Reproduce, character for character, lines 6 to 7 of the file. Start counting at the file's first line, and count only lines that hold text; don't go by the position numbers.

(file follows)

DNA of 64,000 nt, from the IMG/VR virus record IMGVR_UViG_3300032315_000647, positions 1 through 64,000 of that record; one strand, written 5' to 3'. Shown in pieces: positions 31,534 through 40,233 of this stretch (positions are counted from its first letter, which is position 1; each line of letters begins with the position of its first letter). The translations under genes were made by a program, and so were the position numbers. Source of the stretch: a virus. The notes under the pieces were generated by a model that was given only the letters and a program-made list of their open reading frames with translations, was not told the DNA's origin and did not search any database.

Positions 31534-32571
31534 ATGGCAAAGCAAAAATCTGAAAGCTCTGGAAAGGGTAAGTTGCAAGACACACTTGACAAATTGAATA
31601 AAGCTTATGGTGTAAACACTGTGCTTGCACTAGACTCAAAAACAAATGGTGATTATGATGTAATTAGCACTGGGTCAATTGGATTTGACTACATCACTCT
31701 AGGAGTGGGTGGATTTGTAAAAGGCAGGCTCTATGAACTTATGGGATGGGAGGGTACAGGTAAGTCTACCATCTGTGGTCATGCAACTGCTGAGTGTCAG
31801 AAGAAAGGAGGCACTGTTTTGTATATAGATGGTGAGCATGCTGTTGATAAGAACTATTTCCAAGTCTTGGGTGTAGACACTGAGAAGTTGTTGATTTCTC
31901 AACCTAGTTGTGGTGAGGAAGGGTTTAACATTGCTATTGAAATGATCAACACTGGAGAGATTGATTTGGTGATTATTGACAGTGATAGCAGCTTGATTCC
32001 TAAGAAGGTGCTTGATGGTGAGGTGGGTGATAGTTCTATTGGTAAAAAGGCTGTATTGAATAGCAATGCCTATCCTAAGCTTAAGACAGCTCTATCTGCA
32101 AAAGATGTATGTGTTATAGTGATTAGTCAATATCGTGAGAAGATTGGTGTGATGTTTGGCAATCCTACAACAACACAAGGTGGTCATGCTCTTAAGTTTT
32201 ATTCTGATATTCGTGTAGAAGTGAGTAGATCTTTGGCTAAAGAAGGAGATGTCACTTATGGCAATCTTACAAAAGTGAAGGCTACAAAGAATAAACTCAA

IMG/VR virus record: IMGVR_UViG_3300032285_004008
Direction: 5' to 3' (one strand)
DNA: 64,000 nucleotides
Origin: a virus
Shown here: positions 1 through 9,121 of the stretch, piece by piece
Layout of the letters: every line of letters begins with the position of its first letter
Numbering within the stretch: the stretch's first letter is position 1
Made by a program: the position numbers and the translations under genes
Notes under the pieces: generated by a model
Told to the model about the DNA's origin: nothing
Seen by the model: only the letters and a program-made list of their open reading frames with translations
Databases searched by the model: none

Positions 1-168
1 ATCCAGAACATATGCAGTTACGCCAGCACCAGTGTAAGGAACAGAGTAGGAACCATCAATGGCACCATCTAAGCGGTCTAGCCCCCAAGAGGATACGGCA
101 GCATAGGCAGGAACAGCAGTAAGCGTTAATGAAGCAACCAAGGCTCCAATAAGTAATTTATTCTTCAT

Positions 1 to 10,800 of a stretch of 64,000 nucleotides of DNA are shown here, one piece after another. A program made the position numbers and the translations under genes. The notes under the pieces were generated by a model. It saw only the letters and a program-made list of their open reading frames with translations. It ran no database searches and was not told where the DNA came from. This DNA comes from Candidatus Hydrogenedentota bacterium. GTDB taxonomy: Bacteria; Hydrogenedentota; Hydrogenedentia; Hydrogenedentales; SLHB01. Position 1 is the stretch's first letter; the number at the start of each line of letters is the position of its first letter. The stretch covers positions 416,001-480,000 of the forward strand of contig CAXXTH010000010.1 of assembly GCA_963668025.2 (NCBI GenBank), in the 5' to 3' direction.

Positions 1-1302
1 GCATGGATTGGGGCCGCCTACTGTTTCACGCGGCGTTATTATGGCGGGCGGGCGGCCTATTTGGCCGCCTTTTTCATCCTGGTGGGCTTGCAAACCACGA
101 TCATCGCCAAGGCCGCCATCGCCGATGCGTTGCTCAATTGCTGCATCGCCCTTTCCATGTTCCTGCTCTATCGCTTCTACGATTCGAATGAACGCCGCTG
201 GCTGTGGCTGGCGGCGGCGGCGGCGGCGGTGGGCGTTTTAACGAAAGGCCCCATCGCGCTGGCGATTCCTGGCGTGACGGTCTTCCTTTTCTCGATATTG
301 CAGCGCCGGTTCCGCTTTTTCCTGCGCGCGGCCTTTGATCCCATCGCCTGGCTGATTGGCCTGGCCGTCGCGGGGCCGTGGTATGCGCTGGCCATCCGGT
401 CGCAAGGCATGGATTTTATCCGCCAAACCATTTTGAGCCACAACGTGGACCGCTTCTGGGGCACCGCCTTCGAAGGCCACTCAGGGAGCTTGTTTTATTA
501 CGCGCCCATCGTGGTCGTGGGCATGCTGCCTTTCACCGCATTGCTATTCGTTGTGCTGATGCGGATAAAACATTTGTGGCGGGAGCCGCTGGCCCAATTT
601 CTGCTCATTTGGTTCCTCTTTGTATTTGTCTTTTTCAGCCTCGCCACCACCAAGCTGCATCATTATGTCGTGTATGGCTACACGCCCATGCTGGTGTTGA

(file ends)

31801 AAGAAAGGAGGCACTGTTTTGTATATAGATGGTGAGCATGCTGTTGATAAGAACTATTTCCAAGTCTTGGGTGTAGACACTGAGAAGTTGTTGATTTCTC
31901 AACCTAGTTGTGGTGAGGAAGGGTTTAACATTGCTATTGAAATGATCAACACTGGAGAGATTGATTTGGTGATTATTGACAGTGATAGCAGCTTGATTCC